OpenSSL Patches Seven Security Vulnerabilities

Yesterday morning, OpenSSL released two patches—versions 1.0.2g and 1.0.1s—for seven new security vulnerabilities that were found in OpenSSL versions 1.0.1 and 1.0.2. These patches fix one “high” severity and six “low” severity vulnerabilities.

One High Severity Vulnerability

The OpenSSL advisory explained that the high severity vulnerability known as DROWN (Decrypting RSA with Obsolete and Weakened encryption) is “a cross-protocol attack” that can “lead to decryption of TLS sessions by using a server supporting SSLv2 and EXPORT cipher suites as a Bleichenbacher RSA padding oracle.”

Best Course of Action:

System admins should update their instances of OpenSSL:

  • OpenSSL 1.0.1 users should upgrade to version 1.0.1s.
  • OpenSSL 1.0.2 users should upgrade to version 1.0.2g.

Source code for both OpenSSL patches is available at OpenSSL Cryptography and SSL/TLS Toolkit.

Other Options:

They provided the following additional options for mitigating the DROWN attack:

  • Disable the SSL v2 protocol on all SSL/TLS servers.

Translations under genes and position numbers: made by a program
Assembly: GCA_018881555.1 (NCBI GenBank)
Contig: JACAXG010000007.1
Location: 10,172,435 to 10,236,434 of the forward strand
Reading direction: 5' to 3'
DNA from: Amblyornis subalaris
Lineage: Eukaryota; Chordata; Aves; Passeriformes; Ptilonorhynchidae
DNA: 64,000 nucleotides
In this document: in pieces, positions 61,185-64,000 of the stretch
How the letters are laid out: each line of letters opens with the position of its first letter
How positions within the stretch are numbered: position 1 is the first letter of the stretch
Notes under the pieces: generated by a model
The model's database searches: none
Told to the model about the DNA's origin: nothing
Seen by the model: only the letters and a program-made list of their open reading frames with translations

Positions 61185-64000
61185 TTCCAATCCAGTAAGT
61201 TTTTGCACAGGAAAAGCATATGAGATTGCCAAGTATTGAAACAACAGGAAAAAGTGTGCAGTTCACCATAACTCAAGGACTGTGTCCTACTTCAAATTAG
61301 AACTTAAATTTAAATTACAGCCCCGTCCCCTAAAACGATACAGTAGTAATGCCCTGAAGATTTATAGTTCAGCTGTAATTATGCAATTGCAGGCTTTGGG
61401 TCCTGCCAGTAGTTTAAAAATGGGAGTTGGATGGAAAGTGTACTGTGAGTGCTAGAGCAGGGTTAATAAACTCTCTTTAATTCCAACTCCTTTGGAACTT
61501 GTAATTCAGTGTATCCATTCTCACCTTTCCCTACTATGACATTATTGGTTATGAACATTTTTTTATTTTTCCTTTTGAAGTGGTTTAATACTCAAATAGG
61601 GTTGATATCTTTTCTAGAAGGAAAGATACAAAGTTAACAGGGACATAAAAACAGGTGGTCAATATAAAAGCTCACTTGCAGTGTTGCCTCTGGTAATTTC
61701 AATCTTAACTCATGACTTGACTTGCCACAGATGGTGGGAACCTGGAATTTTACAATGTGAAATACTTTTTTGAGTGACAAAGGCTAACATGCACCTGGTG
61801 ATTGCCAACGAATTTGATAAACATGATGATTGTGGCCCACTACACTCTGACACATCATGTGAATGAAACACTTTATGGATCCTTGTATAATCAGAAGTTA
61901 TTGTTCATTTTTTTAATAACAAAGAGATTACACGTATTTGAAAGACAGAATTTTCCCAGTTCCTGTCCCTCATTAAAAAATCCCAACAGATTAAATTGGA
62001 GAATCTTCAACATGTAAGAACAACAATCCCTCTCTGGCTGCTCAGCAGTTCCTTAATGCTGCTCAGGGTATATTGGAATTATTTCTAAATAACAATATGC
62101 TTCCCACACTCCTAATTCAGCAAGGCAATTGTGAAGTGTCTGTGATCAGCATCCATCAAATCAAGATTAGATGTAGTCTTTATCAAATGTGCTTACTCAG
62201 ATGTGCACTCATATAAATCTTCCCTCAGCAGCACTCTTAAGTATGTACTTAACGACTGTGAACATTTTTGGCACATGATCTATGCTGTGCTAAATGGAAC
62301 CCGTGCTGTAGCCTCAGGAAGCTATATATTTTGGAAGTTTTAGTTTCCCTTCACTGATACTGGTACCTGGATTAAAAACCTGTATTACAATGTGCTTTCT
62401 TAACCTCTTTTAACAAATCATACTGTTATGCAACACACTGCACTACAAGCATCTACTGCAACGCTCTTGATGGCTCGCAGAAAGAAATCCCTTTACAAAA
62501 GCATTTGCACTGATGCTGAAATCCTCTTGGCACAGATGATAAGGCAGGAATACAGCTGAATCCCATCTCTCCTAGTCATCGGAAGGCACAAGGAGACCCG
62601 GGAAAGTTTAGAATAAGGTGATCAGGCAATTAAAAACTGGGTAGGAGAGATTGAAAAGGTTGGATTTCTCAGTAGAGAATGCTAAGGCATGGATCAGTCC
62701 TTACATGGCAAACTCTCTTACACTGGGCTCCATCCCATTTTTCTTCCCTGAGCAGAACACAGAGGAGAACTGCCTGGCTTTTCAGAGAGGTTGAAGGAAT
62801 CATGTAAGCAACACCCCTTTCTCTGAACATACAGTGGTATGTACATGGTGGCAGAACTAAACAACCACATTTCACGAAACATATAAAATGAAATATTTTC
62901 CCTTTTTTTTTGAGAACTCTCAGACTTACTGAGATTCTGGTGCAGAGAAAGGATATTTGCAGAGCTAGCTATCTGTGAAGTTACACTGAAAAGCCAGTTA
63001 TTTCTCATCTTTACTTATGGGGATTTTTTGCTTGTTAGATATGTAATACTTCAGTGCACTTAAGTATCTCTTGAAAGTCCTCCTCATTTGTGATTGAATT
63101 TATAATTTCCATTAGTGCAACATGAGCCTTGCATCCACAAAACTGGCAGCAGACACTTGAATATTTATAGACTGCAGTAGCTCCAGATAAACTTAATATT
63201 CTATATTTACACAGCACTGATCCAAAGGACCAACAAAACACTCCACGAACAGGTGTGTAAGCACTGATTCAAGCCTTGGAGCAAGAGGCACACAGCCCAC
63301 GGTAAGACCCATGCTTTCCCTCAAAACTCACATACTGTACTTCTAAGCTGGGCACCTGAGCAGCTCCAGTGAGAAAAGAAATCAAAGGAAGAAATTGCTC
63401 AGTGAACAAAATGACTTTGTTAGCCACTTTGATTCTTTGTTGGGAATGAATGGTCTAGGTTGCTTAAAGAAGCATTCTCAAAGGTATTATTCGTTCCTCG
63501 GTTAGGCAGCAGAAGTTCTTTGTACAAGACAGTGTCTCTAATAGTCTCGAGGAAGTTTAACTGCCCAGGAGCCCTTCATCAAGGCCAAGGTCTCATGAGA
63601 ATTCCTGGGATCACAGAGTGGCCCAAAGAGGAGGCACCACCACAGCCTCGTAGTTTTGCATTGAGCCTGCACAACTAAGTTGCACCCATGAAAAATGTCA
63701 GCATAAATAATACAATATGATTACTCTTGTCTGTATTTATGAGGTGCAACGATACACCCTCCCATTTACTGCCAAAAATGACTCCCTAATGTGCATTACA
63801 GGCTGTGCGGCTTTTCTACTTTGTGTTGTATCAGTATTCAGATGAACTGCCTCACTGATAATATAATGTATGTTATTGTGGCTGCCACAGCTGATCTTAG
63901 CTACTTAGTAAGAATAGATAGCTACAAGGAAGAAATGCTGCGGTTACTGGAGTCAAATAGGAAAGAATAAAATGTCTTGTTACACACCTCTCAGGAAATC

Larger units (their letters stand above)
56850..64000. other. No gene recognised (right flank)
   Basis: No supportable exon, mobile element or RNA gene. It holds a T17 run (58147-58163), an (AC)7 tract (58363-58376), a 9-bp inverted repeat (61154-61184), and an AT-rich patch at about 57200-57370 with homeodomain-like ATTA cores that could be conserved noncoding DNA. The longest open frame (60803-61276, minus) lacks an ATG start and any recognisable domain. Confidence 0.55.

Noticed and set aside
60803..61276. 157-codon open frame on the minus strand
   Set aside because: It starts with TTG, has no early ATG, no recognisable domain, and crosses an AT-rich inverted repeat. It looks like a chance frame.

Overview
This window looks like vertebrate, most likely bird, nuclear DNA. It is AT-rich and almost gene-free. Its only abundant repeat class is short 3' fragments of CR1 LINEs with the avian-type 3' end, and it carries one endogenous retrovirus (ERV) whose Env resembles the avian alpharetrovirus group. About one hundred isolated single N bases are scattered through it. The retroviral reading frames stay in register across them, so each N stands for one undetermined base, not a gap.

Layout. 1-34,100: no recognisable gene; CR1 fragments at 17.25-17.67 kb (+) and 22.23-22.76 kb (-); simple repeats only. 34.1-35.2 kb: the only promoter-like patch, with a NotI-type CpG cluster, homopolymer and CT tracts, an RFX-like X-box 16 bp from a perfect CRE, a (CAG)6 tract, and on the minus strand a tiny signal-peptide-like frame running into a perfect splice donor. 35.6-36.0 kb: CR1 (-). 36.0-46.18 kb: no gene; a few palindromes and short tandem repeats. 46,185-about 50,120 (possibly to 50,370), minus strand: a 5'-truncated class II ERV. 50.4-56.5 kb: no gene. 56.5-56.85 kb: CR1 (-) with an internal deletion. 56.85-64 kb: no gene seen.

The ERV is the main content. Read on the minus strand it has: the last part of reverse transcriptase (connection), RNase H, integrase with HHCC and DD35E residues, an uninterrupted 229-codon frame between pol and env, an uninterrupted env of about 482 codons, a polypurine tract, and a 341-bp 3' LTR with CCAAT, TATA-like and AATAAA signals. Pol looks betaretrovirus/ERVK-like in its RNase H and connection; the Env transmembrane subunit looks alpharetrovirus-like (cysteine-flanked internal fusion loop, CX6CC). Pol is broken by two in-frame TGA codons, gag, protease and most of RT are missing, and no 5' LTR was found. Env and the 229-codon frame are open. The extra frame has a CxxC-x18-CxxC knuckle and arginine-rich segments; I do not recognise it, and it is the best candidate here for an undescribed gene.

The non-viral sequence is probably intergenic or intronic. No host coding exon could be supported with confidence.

• Disable all SSL v2 ciphers, but must have applied OpenSSL patches 1.0.1r or 1.0.2f.

Six Low Severity Vulnerabilitie

The low severity vulnerabilities affect versions 1.0.1 and 1.0.2. The low severity vulnerabilities are as follows:

  • Double-free in DSA code (CVE-2016-0705)
  • Memory leak in SRP database lookups (CVE-2016-0798)
  • BN_hex2bn/BN_dec2bn NULL pointer deref/heap corruption (CVE-2016-0797)
  • Fix memory issues in BIO_*printf functions (CVE-2016-0799)
  • Side channel attack on modular exponentiation (CVE-2016-0702)

System admins should update their instances of OpenSSL:

  • OpenSSL 1.0.1 users should upgrade to version 1.0.1s.
  • OpenSSL 1.0.2 users should upgrade to version 1.0.2g.

Source code for both OpenSSL patches is available at OpenSSL Cryptography and SSL/TLS Toolkit.

Reminder to Upgrade to OpenSSL 1.0.2

Remember, OpenSSL is planning to stop support for OpenSSL 1.0.1 on December 31, 2016. If you are running an instance of OpenSSL 1.0.1, start making plans today to upgrade to the latest version of OpenSSL 1.0.2.

Making Sure Your OpenSSL is Secure

The OpenSSL community is made up of devoted researchers and security experts, who work with other online providers and open source developers. This community is committed to making sure that your “supported” OpenSSL releases are secure. I have yet to hear my IT department shout “Yes! Another OpenSSL Patch to install.” But we would much rather have the OpenSSL community finding and fixing the vulnerabilities in the OpenSSL framework before an attacker stumbles across them. That is why it is important to take the time to install the latest OpenSSL patches to keep your OpenSSL code secure.

Posted in Best Practices, Encryption, OpenSSL, Uncategorized, Vulnerabilities